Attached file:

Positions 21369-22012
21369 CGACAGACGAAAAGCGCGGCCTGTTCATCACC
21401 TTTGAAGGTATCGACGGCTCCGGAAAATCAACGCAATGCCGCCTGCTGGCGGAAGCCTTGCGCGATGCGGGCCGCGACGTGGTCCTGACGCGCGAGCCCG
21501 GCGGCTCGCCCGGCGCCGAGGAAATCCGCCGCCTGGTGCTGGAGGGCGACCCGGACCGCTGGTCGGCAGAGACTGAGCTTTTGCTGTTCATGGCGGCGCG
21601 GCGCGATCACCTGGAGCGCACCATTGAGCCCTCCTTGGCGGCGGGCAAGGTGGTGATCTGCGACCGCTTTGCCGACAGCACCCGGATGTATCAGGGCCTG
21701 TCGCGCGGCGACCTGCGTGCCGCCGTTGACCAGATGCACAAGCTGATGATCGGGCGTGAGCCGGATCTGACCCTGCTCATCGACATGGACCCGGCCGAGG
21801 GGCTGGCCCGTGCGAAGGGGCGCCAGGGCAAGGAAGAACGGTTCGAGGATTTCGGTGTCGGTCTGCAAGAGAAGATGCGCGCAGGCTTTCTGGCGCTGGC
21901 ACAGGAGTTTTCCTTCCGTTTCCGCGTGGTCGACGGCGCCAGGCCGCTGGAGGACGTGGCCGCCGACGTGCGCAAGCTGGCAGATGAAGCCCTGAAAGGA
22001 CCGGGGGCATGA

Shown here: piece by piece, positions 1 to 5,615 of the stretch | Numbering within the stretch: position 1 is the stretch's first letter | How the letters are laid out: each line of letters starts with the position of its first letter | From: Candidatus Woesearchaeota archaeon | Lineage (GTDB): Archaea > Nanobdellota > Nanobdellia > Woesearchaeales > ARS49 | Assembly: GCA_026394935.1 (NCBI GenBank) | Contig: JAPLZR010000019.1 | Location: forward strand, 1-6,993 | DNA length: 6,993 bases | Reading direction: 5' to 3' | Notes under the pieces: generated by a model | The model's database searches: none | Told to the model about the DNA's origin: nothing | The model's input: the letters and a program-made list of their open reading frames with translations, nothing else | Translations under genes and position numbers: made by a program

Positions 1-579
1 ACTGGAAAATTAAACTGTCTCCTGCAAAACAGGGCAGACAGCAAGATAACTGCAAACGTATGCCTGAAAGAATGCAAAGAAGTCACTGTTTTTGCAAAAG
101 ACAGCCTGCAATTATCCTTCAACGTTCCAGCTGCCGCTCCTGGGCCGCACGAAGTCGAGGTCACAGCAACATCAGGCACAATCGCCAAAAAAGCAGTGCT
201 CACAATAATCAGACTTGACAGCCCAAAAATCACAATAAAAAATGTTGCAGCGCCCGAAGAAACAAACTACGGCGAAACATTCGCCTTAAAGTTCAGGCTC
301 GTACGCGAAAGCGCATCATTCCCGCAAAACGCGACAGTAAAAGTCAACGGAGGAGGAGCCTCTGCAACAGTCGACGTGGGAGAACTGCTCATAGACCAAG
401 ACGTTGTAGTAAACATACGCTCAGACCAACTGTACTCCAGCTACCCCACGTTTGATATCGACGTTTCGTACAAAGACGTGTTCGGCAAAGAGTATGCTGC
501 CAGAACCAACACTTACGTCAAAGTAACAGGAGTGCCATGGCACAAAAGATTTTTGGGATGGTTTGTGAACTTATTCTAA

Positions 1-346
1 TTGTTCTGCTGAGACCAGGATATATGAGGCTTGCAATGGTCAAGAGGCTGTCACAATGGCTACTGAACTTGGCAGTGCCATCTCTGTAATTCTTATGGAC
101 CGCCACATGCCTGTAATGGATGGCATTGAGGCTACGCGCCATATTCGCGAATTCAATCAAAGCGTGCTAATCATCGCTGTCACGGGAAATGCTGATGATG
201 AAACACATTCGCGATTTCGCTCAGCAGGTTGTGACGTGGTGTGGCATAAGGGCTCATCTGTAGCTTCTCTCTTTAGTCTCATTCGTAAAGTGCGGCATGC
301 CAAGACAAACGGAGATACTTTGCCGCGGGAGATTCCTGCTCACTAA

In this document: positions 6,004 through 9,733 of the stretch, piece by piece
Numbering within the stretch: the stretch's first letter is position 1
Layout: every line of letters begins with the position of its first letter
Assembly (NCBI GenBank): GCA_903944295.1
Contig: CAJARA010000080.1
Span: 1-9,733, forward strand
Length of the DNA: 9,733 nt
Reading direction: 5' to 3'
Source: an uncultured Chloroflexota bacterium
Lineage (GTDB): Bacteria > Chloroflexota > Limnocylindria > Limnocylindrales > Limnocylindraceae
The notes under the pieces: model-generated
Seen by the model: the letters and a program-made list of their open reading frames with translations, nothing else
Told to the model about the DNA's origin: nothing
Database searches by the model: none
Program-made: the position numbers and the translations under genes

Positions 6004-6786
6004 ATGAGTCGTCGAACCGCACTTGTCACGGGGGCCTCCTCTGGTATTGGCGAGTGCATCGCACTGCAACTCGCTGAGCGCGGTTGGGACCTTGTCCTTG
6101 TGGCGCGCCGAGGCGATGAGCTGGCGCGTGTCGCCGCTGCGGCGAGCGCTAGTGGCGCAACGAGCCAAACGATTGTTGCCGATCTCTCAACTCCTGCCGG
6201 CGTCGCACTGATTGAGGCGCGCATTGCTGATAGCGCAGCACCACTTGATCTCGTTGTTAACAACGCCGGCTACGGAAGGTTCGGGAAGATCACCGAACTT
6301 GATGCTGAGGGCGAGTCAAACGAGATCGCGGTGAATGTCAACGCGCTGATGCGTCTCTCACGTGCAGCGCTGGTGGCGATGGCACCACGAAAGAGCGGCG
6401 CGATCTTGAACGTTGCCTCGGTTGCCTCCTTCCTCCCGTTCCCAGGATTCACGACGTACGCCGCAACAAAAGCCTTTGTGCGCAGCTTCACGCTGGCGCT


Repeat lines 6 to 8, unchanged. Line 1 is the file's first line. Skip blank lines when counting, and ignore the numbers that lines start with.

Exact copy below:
21701 TCGCGCGGCGACCTGCGTGCCGCCGTTGACCAGATGCACAAGCTGATGATCGGGCGTGAGCCGGATCTGACCCTGCTCATCGACATGGACCCGGCCGAGG
21801 GGCTGGCCCGTGCGAAGGGGCGCCAGGGCAAGGAAGAACGGTTCGAGGATTTCGGTGTCGGTCTGCAAGAGAAGATGCGCGCAGGCTTTCTGGCGCTGGC
21901 ACAGGAGTTTTCCTTCCGTTTCCGCGTGGTCGACGGCGCCAGGCCGCTGGAGGACGTGGCCGCCGACGTGCGCAAGCTGGCAGATGAAGCCCTGAAAGGA